Often we creatives get visits from the muse. Sometimes it brings with it ideas so powerful they completely floor you. I remember one afternoon I was in the shower and a pivotal part of Evie's story entered into my mind. I saw the scene taking place as if I were watching a film. And the harsh reality of the story point shocked me to my core. I remember shutting off the water and repeatedly saying to myself "Holy crap!" I was in such shock at the power of the details I almost couldn't think straight. I grabbed my phone and began writing in the Evernote app. I did my best to describe and capture what I had seen.
This wasn't the first time I had gotten ideas for this story. I had been nurturing it for a while now. The first idea I ever had for The Book of Evie was while I was in Peru on a missionary trip in the late 2000's. We were in the middle of a conference and my ADHD mind began to wander. I saw in my mind a scene from near the end of the book. It was so strong and emotional for me, I struggled to contain my tears while sitting in the crowd. I tried to play it off and hide my emotions from everyone else. I don't think anyone noticed me or cared for that matter; but I was seeing for the first time a scene from The Book of Evie, and I knew then that this book would be important in some way. That it was a story that many should hear and that lives could be impacted and maybe changed somehow by hearing it.
So like always, I wrote down my ideas and saved them until the time was right.
(It's difficult to share these testimonies without going into detail of what I saw. If I do, I run the risk of spoiling the book for those who've yet to read it)
When I had that "Holy crap" moment in the shower, I was about halfway through writing That's Prayer. All that was within me wanted to jump straight into writing The Book of Evie instead. But I knew I needed to wait. In my past I had always been one to get inspired and jump from project to project. In the end, I'd always find myself with nothing accomplished and a bunch of unfinished works. I knew that I was meant to write That's Prayer first. That was my commitment and dedication to God. The Book of Evie could wait. So I disciplined myself and whenever the muse hit me with Evie ideas, I wrote them down so I wouldn't lose them. But I worked hard on finishing That's Prayer and putting it out into the world first.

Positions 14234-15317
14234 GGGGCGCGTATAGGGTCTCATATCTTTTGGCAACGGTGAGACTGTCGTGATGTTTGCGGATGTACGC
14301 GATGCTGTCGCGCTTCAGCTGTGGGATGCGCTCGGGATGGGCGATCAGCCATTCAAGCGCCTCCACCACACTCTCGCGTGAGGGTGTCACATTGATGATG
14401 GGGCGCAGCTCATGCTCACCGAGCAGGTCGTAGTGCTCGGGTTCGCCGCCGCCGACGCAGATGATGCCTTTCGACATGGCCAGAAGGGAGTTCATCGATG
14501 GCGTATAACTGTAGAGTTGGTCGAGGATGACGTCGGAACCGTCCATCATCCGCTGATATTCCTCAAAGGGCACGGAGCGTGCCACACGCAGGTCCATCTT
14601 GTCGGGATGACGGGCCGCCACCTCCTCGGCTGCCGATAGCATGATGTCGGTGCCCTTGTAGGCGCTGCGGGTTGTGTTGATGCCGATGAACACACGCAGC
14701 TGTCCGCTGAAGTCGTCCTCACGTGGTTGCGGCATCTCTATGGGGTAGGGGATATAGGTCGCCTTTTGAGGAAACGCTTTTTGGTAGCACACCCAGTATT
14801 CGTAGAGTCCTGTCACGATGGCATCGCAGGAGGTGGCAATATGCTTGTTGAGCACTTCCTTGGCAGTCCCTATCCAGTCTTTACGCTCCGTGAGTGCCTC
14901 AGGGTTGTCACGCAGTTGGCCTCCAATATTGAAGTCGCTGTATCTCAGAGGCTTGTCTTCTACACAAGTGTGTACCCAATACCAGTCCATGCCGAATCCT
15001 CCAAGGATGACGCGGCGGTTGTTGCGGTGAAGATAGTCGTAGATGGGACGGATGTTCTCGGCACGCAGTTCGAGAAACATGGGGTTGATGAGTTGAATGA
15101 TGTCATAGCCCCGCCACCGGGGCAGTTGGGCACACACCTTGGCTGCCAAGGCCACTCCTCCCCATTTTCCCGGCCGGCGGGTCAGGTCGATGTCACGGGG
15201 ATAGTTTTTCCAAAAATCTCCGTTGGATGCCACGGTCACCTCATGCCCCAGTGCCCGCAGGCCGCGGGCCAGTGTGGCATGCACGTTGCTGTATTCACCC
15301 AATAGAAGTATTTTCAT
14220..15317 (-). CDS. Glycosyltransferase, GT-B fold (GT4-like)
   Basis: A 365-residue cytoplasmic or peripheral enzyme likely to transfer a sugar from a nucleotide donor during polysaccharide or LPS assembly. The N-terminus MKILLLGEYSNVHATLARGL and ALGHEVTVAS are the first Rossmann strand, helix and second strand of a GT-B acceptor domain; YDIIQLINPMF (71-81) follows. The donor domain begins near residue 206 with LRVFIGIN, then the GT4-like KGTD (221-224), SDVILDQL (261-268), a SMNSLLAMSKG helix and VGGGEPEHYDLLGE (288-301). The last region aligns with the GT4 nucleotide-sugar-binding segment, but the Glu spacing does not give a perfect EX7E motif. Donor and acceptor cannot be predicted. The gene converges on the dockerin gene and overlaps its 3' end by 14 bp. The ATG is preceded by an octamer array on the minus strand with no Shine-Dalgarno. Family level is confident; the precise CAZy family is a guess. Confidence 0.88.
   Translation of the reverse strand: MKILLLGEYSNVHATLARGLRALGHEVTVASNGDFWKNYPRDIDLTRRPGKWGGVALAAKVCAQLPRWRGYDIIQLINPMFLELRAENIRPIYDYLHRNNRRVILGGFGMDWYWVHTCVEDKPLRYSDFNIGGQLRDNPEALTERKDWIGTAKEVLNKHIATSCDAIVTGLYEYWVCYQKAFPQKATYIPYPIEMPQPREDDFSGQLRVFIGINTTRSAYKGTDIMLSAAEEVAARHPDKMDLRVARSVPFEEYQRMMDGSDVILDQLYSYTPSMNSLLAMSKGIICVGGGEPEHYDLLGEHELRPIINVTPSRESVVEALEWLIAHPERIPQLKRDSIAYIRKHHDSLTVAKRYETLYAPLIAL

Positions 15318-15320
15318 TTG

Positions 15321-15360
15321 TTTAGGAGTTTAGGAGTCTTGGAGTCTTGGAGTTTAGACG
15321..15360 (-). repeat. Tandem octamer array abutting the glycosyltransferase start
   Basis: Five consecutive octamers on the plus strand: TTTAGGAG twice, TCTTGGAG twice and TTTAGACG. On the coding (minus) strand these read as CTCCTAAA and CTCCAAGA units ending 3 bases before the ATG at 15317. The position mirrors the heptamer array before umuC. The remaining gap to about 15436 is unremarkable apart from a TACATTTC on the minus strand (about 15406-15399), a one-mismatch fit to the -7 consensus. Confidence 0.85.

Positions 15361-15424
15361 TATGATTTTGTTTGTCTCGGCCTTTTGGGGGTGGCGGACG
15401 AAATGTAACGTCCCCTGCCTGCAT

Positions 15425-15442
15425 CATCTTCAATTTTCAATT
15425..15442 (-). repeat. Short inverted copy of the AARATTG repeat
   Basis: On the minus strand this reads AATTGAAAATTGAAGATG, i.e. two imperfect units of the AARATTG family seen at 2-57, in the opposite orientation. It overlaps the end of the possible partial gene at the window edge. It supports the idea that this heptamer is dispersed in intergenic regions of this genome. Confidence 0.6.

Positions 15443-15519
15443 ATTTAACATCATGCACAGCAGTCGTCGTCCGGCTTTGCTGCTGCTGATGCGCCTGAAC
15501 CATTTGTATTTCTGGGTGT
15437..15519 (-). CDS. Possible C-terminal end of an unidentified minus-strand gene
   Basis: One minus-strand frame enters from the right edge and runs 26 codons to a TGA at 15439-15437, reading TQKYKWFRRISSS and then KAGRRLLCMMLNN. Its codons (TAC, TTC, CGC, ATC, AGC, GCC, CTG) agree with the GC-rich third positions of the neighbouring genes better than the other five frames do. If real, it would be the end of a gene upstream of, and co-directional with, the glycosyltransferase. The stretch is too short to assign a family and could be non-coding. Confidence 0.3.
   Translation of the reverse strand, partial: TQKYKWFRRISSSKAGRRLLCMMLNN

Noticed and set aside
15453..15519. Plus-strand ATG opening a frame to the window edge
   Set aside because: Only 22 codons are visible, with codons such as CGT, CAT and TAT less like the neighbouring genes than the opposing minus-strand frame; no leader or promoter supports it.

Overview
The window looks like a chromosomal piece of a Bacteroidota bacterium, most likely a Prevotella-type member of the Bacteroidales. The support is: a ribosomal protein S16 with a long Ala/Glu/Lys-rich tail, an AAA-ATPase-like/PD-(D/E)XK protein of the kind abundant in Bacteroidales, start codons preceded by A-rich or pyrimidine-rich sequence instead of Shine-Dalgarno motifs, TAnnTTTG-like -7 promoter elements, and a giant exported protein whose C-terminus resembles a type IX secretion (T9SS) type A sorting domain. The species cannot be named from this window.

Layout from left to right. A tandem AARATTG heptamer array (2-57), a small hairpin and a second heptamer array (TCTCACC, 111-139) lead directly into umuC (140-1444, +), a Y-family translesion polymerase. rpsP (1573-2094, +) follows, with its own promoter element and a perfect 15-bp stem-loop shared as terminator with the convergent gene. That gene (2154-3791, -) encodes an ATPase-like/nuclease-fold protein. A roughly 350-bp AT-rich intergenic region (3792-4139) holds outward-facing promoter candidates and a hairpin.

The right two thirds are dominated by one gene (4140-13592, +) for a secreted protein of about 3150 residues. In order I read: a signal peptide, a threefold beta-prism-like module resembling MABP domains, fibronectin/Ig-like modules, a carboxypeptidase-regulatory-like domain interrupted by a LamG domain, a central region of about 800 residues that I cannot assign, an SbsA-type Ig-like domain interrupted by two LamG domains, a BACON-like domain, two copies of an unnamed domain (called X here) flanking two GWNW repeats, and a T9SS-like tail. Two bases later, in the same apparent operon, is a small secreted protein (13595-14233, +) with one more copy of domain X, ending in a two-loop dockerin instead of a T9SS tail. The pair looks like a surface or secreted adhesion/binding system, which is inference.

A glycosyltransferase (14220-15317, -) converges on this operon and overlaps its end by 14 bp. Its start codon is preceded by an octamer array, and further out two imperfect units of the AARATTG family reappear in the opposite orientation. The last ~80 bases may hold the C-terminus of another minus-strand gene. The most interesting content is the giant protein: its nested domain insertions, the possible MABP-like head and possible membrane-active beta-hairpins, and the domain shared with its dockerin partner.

After the first edition of That's Prayer was released, I dove in head first into writing Evie and man, was I excited!
I managed to write The Book of Evie fairly quickly. In just a few months, the first draft was done. It wasn't too difficult to do, since I had so many ideas written down. I remember one day letting my mother read the book. She said, "I don't know why but I feel like I'm going to need this," and she grabbed her box of tissues. When she finished reading several chapters, she came out of my office wiping her eyes and said, "I knew I was going to need those."
I saw that my story was impacting her just like it was impacting me.
The Book of Evie is a really personal story. I found myself gripped emotionally as I wrote. I found myself laughing, crying, feeling dread and fear... I guess this is something that many authors experience as they write. We pour ourselves into our books and love our characters deeply and feel their pain. It becomes a living world to us and we hope that as others read, they can feel what we feel.
As I hear people's impressions about The Book of Evie, it moves me to know that my story is touching others.